You may remember Bill Kunkel from his gig with ElectronicGames Magazine in the 80's, Sega Visions in the 90's, or his work with dozens ofcomputer games over the past 20 years. He's an insider through and through butone who enjoys sharing his experiences and insights. "The KunkelReport" will re-live some truly memorable experiences through the eyes ofone of gaming's most prolific personalities.

An Answered Prayer, Part I

From Dream Project to Dark Knight-mare, As Told in Two Parts
By Bill Kunkel


They say there is an ancient Chinese curse that condemns its victim to attain their heart's desire.

Truman Capote explored a similar subject in his years-in-the-writing final work, "Answered Prayers." In that book, Capote related the stories of his fabulously famous and wonderfully wealthy friends, all of whom had seen their wildest dreams far surpassed, only to be left empty and miserable by the experience.

We humans are goal-oriented creatures, after all. Most of us grow up wanting to "be" something – a cowboy, a soldier, a ballet dancer, a movie star, a cop or a crook. And even if we wind up as plumbers or businessmen or doctors, there will always be a part of us that yearns, even in retrospect, for that childhood prayer to be answered.

Me, I wanted to be The Batman.

You know who The Batman is, of course (hell, if it weren't for videogame ads, DC and Marvel would've gone out of business by the mid-90s). They let the "The" part of the Darknight Detective's name slide for a few decades but Caped Crusader editor and scribe Denny O'Neil fixed all that in the early 70s when most of the classic DC characters were given long-overdue makeovers. With the aid of artist Neal Adams, and a string of brilliant stories such as "Night of the Reaper" and "The Joker's Five-Way Revenge", "Batman" once again became "THE Batman" and would not require further cosmetic surgery until Frank Miller picked up the scalpel almost two decades later.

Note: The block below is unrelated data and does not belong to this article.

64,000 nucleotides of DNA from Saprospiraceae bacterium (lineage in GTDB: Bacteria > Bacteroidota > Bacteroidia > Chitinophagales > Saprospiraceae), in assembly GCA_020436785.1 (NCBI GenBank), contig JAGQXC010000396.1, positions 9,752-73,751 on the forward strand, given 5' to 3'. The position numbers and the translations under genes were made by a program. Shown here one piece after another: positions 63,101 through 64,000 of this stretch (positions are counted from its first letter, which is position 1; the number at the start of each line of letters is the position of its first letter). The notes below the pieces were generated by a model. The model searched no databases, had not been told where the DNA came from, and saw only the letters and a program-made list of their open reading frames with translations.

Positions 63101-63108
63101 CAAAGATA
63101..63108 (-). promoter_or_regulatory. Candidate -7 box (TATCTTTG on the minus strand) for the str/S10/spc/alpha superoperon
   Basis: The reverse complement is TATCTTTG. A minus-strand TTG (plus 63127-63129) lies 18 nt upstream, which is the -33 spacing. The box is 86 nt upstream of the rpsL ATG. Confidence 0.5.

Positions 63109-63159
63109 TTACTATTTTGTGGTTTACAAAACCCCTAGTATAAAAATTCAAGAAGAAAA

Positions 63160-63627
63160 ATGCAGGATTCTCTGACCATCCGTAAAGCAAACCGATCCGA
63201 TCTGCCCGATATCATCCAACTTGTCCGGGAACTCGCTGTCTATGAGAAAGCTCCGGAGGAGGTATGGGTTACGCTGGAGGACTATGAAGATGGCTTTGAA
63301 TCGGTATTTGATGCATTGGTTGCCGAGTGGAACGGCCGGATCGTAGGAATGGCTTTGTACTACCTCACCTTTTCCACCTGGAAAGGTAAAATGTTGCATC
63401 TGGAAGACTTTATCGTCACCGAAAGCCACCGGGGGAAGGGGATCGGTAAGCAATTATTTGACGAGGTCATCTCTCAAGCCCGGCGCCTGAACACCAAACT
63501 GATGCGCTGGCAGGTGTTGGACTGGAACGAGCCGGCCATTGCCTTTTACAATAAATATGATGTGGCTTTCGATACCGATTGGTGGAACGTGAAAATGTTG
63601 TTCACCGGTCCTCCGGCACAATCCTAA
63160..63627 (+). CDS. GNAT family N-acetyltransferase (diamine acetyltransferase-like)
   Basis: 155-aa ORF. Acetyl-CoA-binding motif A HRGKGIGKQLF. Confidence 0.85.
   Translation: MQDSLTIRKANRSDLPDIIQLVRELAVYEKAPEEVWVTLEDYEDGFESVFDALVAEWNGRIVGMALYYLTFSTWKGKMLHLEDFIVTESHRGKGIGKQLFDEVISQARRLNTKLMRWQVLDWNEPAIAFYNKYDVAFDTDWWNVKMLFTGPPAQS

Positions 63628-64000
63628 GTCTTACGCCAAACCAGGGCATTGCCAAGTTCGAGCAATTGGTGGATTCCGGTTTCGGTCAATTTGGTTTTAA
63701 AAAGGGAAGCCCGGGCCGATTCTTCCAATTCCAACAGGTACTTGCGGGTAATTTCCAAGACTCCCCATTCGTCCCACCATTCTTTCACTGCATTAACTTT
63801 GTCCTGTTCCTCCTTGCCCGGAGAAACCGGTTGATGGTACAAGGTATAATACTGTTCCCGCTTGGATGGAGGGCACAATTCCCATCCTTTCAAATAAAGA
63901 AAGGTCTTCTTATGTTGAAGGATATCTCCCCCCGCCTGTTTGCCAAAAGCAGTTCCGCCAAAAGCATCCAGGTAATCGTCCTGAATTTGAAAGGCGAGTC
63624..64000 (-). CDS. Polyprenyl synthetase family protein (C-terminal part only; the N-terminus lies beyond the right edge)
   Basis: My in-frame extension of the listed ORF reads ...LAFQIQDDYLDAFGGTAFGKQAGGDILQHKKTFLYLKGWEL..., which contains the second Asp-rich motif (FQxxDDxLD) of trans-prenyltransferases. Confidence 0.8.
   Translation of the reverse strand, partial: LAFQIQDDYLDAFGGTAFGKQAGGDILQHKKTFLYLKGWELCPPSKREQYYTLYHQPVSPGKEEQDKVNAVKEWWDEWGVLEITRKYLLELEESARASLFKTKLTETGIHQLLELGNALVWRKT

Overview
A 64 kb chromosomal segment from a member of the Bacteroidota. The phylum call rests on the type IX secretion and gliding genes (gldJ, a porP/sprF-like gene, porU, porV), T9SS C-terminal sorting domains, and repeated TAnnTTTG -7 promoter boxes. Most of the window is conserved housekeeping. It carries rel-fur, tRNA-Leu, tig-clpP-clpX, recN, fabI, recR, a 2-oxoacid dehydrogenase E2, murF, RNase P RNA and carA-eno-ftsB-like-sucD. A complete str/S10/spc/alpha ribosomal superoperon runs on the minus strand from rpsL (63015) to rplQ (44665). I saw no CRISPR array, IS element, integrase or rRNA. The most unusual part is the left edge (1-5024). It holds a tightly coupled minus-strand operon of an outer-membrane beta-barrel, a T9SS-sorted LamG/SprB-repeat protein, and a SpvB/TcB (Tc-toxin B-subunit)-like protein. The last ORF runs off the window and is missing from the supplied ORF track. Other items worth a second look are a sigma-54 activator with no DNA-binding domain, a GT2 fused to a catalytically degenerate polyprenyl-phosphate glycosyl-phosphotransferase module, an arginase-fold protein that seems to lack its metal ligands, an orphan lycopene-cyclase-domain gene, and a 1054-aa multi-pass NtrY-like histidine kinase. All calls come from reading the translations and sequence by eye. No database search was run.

I hail, however, from an earlier time period. I became a comic book fan around the age of nine, which would have been 1959. You may remember this time period if you ever watch "Leave It to Beaver" or "Happy Days" reruns. It was a time so primitive that Marvel Comics hadn't even been invented yet and Stan Lee (nee Lieber) was writing terrible romance stories and monster comics with titles like "Blarghh! The Thing That Ate With Its Hands!"

As for superheroes, they all lived in mythical, unrealistic-looking urban areas with names like "Metropolis" and "Central City". And all I knew for absolute certain was that I wished to join their ranks. Even blatantly second-rate super teams commanded my interest (you have to want to wear the mantle of superhero pretty badly to yearn after membership in the "Legion of Substitute Heroes," the inadvertent inspiration for "Mystery Men" and dozens of other superhero goofball squads).